On the center console sits the eDrive button that allows the driver to adjust the hybrid operating mode. When the AUTO eDrivebasic setting is selected, the engine’s power is noticeably boosted when accelerating or during quick bursts of speed. This is due to biasing the power delivery from the electric portion of the hybrid drivetrain. The electric motor cranks out 184 lb-ft (250 Nm) of torque from a standstill for on-the-spot power delivery. BMW says the X5 xDrive40e sprints from 0 to 100 km/h (62 mph) in 6.8 seconds, which is plenty fast for a truck.
If you don't want to be all Mario Andretti when picking up the kids, there is also a much more eco-friendly approach available. The MAX eDrive mode enables the BMW X5 xDrive40e to run entirely on electric power. When fully charged, the high-voltage battery provides the Beemer with a range of up to 31 km (19 miles) in eDrive mode, although it does limit the maximum speed to 120 km/h (75 mph).
There is one other mode that can be called forth via the eDrive button: the SAVE Battery mode. When selected, this causes the high-voltage battery’s state of charge to be maintained, or it allows energy to be accumulated again. In other words, electrical energy can be intentionally conserved for all-electric driving later. No matter which mode is selected, power is delivered to the tarmac via the BMW's permanent all-wheel-drive system. You're putting power to the ground with all four wheels, all the time, rain or shine.
The BMW X5 xDrive40e has another neat little trick up its sleeve. An intelligent energy management function is available that can be used in conjunction with the navigation system. Data on the route profile is factored into powertrain control along with real-time traffic information. The system then ensures it's possible to drive purely on electric power on urban sections, and manages the high-voltage battery pack's energy needs accordingly.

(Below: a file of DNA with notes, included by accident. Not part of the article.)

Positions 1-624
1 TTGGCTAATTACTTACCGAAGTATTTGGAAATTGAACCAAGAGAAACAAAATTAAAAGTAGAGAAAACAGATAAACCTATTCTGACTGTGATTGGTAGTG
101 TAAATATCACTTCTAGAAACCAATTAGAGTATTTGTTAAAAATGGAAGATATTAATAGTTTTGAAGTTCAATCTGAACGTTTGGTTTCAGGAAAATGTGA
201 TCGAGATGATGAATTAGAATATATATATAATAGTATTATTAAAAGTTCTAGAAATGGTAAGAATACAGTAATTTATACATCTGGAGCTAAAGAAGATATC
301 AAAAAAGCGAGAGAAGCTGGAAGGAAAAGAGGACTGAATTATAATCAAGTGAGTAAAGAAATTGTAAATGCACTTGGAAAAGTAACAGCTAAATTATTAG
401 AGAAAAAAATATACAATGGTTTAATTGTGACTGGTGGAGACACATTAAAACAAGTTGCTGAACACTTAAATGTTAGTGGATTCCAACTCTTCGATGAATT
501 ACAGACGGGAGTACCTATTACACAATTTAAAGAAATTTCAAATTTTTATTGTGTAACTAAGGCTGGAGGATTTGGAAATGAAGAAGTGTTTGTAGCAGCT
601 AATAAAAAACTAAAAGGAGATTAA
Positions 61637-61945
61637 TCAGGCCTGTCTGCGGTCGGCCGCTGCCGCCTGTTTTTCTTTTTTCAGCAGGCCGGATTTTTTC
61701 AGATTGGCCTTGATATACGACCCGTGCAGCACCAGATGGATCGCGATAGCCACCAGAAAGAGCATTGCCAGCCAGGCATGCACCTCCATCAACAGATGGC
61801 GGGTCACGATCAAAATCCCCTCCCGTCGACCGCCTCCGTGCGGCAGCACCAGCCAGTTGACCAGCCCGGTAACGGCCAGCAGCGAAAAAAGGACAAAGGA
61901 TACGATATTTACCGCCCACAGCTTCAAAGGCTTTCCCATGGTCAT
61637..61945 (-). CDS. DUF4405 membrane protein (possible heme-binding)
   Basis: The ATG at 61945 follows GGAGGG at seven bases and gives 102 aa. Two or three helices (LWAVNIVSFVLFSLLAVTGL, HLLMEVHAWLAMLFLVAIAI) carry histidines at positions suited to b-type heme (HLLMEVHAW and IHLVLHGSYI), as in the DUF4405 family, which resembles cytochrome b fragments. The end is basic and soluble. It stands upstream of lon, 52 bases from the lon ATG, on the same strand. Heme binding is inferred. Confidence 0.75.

There is also a hybrid-specific version of the BMW Remote app that makes it possible to check the state of charge, locate public charging stations or call up efficiency evaluations for the BMW X5 xDrive40e on your smartphone. The heating and ventilation functions can also be turned on remotely.
BMW has also finessed the plug-in portion of its plug-in hybrid. The new X5 hybrid comes with either i Wallbox Pure or i Wallbox Pro for home charging, offering customers a particularly fast and convenient means of recharging the high-voltage battery while parked. Installation service for the home charging unit is also available.
Perhaps the most interesting facet of all this is just how little the BMW X5 xDrive40e differs from the show car we covered last year. Normally show versions of production cars are full of fluff and gizmos that never see production, but not, it seems, in the case of the BMW X5 xDrive40e. This shows off a rather nice commitment on BMW's part to not only innovating, but also bringing those innovations to the road in a timely and realistic manner.
And really, even if you're not one of the initial purchasers of a BMW X5 xDrive40e, we all benefit. SUVs and crossovers are not going away any time soon, so the more efficient they can be made and used, the better for all of us, and the planet.